Paul G. Allen and his research team broadcasted a live-stream tour of the wreckage of the Japanese battleship Musashi, one of the most renowned and technologically advanced battleships in history.
Commissioned in 1942, the Musashi was the largest battleship in naval history, weighing in at 73,000 tons fully loaded. It featured eighteen-inch armor plating and was armed with nine eighteen-inch guns, the largest ever mounted on a warship. Utmost secrecy was maintained by the shipyard in Nagasaki during the construction; the entire length of the ship was hidden from view to prevent the Allied Forces from learning of its construction. Active in several battles, including the Battle of the Philippine Sea, the Musashi was eventually sunk by an estimated 19 torpedoes and 17 bombs on October 24, 1944 in the lead up to the Battle of Leyte Gulf. Of Musashi’s 2,399 crew members, nearly half lost their lives including the Commander Vice Admiral Toshihira Inoguchi. Even today, the Musashi and her sister ship, the Yamato, are considered to be unparalleled feats of naval design and construction.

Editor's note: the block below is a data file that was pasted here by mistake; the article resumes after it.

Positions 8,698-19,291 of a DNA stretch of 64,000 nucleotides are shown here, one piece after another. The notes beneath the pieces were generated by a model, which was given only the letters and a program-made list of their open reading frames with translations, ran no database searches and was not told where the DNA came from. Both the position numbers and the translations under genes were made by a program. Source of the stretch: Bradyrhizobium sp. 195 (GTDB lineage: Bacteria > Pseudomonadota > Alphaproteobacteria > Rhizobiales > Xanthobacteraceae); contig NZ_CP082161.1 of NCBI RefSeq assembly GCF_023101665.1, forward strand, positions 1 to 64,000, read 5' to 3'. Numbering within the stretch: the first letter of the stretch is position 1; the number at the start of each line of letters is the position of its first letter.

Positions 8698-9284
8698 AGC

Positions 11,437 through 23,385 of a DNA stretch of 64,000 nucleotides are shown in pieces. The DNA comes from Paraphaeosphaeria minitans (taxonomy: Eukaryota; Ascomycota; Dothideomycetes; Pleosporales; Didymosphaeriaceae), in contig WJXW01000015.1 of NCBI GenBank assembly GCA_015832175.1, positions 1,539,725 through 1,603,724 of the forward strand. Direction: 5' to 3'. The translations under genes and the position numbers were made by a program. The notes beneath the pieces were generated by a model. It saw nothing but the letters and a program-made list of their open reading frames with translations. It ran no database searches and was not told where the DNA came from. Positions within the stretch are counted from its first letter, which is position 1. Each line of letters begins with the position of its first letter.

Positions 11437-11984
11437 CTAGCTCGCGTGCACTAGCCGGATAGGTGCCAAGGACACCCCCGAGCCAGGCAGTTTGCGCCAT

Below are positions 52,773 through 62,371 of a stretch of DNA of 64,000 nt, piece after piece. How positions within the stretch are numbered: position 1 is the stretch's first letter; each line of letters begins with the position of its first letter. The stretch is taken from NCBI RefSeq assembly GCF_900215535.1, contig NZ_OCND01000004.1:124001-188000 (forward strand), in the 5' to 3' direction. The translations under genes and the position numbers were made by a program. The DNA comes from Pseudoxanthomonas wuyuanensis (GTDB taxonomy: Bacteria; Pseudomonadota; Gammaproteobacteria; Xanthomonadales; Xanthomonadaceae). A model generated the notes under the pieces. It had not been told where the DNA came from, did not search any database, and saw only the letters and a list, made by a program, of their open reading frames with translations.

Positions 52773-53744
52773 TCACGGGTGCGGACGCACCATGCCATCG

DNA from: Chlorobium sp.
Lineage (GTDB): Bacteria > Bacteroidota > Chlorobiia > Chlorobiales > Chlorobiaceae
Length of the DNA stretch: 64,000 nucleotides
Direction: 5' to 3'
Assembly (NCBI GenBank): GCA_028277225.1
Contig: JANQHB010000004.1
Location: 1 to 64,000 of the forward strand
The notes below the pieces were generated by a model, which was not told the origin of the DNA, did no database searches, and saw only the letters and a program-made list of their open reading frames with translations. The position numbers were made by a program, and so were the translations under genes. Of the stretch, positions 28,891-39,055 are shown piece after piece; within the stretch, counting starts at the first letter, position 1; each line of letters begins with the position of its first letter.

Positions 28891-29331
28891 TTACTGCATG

Mr. Allen and his research team are mindful of the responsibility related to the wreckage of the Musashi as a war grave and intend to work with the Japanese and Philippine governments to ensure the site is treated respectfully and in accordance with traditions.